This little cam also features "Face Detection" which had previously been available only on still cameras. This new function, which can detect up to five faces at once, automatically adjusts the exposure and smooths skin tones according to the ambient brightness, so faces are bright and easy to see.

This is an amazing HD camera that you can literally fit in your pocket.

Pros: Full 1920x1080 HD, 24p Mode, Leica Lens.

Cons: No Mic Input, No Viewfinder, HDMI Port Location.

Price: $799.95

Click here to buy from Pixelphile's Amazon Stop & Shop.

Monday, March 10, 2008

Analog TV Dead at 68 Years Old

On February 17, 2009, the television broadcast spectrum that we have been using for the last 68 years will no longer be used for the transmission of television content. On that day, the analog spectrum will be dedicated solely for the use of consumer electronics. The FCC has mandated that all future television broadcasts will only be receivable via digital transmission.

If you want to continue receiving "Over The Air" television programs, and you are using an older model t.v. that does not have a built in ATSC tuner, you will need to purchase a digital converter box in order to view the broadcast signal.

Luckily the U.S. Government has decided to help ease the cost of the transition. Until March 31, 2009, all U.S. households will be able to request two $40 coupons that can be applied to the cost of buying a digital-to-analog converter box. This will enable older non-digital televisions to continue receiving over the air programming.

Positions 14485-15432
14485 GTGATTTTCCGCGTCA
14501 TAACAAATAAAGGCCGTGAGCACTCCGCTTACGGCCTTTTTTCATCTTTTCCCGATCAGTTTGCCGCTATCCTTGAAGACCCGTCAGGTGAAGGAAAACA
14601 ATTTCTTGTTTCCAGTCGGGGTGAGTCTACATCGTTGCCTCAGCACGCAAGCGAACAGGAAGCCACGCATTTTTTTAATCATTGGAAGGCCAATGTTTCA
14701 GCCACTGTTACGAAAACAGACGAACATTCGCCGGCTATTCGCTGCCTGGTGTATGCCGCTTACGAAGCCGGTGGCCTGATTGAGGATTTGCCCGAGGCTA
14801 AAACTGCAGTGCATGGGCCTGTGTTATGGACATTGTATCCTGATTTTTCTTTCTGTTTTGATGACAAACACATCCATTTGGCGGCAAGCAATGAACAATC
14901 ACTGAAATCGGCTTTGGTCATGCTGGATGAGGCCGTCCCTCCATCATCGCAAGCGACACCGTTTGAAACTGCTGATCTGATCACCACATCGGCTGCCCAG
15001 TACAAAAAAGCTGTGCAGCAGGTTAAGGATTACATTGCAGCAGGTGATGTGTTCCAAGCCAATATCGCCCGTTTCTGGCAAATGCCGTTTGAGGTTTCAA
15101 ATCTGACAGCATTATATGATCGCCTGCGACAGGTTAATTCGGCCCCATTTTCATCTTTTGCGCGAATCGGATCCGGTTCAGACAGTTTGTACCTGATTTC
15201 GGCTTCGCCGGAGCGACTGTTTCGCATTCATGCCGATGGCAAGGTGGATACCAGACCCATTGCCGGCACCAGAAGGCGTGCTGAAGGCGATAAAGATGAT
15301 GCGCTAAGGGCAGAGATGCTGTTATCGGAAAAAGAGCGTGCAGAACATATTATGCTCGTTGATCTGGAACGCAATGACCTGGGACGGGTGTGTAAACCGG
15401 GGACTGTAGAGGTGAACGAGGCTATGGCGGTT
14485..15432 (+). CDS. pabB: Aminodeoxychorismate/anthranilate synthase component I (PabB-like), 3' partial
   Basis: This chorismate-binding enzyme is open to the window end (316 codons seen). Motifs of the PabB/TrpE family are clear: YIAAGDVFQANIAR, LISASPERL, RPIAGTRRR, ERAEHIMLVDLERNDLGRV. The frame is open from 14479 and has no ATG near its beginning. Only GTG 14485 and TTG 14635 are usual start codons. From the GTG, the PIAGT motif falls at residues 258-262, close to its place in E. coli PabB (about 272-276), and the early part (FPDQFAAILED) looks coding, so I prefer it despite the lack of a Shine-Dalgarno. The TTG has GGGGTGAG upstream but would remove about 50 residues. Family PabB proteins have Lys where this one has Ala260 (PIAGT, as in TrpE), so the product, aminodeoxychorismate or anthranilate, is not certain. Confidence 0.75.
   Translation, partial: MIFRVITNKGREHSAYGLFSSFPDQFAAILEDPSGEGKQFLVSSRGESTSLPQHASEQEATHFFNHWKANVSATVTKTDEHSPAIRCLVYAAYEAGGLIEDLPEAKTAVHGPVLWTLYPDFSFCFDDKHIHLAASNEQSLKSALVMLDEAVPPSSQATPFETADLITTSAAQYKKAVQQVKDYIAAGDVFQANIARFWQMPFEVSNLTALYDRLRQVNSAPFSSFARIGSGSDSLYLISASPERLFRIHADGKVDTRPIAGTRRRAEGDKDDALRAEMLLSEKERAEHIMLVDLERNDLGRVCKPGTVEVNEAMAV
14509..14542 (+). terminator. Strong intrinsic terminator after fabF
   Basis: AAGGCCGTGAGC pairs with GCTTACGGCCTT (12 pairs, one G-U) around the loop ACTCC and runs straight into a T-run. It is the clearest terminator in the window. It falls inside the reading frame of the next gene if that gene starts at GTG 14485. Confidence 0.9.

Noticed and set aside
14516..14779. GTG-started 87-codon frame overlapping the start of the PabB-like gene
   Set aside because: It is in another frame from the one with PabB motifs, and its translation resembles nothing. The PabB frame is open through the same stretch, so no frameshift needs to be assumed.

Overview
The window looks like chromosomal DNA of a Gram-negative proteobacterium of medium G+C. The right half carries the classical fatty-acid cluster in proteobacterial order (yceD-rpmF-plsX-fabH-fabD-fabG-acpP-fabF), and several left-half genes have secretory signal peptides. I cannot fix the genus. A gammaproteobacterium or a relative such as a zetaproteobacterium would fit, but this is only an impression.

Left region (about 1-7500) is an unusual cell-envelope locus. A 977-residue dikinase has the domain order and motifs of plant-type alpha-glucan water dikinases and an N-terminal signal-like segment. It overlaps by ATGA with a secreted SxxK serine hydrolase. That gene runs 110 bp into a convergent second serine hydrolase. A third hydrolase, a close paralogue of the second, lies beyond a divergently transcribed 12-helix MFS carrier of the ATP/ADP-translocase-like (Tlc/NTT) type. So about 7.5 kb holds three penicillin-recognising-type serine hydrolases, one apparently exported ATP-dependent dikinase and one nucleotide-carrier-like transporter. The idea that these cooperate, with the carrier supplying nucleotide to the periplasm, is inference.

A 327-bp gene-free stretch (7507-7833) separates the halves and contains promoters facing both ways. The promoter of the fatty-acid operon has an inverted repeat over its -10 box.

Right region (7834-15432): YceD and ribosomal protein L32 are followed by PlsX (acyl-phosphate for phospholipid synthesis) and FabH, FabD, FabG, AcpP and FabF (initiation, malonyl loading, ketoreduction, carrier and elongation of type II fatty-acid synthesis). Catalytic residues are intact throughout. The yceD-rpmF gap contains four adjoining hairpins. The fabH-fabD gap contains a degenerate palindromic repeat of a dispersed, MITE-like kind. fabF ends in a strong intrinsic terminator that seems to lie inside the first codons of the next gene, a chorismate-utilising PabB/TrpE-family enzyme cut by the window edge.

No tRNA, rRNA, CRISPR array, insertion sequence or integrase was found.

Cable and Satellite customers will not be affected by this transition.

Now run and tell Grandma and Grandpa so they don't miss one exciting episode of "The Price Is Right".

Tuesday, March 4, 2008

Saul Bass Star Wars

What if Saul Bass did the opening title sequence for the movie Star Wars? Saul Bass, 1920-1996, was a graphic designer and Academy Award winning filmmaker. But he is more well known as the godfather of motion graphics and motion picture title sequences. Bass has designed the title sequences for Alfred Hitchcock, Otto Preminger, Stanley Kubrick and Martin Scorsese.

So what if Star Wars came out in 1957 instead of 1977? Would it have looked something like this? Maybe, maybe not. But it's something to think about.

Saul Bass was the Mac Daddy of graphic design and his influence is still felt today.

Saturday, March 1, 2008

Maxtor One Touch 4 Plus Hard Drive

There is an old computer adage, it is not a question of if a hard drive is going to fail, but when? Just like death and taxes, hard drive failure will eventually happen to all of us. Protect yourself by backing up all your important data to another hard drive. If one drive fails, you have another copy of your important and irreplaceable files.

I have been recommending the Maxtor One Touch 4 Plus line of hard drives. These drives feature a five year warranty, much better than some manufacturers who only offer a one or three year. I also like the look of the brushed metal and black enclosure and the cool white indicator light. Running at 7200 RPM, with 16 MB of cache, this drive has enough performance for most of your needs. More importantly, it can be connected with either Firewire 400 or USB 2.0. This makes it a perfect cross platform drive for both mac and pc users.

Currently they are available in 250GB, 500GB, and 750GB.

Pros: Quiet 7200 RPM , Heavy Duty Case, Cool White Light.

No Firewire 800 or eSATA Connection.

List Price: $199.99

Click here to buy from Pixelphile's Amazon Stop & Shop.